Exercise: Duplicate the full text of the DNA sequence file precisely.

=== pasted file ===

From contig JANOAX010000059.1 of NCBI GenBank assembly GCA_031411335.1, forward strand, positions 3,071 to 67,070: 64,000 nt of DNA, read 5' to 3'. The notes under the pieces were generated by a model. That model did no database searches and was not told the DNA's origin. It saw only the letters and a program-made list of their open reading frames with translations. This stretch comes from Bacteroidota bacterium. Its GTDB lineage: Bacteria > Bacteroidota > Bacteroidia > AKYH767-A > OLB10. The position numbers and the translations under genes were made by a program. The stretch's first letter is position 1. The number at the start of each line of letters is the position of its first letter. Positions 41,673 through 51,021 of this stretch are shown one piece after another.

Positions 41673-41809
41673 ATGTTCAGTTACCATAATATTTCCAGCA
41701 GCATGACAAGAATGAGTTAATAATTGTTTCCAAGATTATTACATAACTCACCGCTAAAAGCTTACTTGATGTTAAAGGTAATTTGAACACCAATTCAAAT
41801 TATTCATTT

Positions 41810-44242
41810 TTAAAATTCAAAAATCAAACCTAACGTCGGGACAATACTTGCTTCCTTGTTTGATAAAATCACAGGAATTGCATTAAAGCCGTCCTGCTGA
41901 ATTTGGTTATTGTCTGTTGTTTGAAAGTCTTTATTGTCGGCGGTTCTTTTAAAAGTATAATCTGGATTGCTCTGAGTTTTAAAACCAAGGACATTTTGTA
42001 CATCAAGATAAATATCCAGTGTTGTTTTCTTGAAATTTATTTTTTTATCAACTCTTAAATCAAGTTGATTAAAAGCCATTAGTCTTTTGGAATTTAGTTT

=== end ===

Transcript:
From contig JANOAX010000059.1 of NCBI GenBank assembly GCA_031411335.1, forward strand, positions 3,071 to 67,070: 64,000 nt of DNA, read 5' to 3'. The notes under the pieces were generated by a model. That model did no database searches and was not told the DNA's origin. It saw only the letters and a program-made list of their open reading frames with translations. This stretch comes from Bacteroidota bacterium. Its GTDB lineage: Bacteria > Bacteroidota > Bacteroidia > AKYH767-A > OLB10. The position numbers and the translations under genes were made by a program. The stretch's first letter is position 1. The number at the start of each line of letters is the position of its first letter. Positions 41,673 through 51,021 of this stretch are shown one piece after another.

Positions 41673-41809
41673 ATGTTCAGTTACCATAATATTTCCAGCA
41701 GCATGACAAGAATGAGTTAATAATTGTTTCCAAGATTATTACATAACTCACCGCTAAAAGCTTACTTGATGTTAAAGGTAATTTGAACACCAATTCAAAT
41801 TATTCATTT

Positions 41810-44242
41810 TTAAAATTCAAAAATCAAACCTAACGTCGGGACAATACTTGCTTCCTTGTTTGATAAAATCACAGGAATTGCATTAAAGCCGTCCTGCTGA
41901 ATTTGGTTATTGTCTGTTGTTTGAAAGTCTTTATTGTCGGCGGTTCTTTTAAAAGTATAATCTGGATTGCTCTGAGTTTTAAAACCAAGGACATTTTGTA
42001 CATCAAGATAAATATCCAGTGTTGTTTTCTTGAAATTTATTTTTTTATCAACTCTTAAATCAAGTTGATTAAAAGCCATTAGTCTTTTGGAATTTAGTTT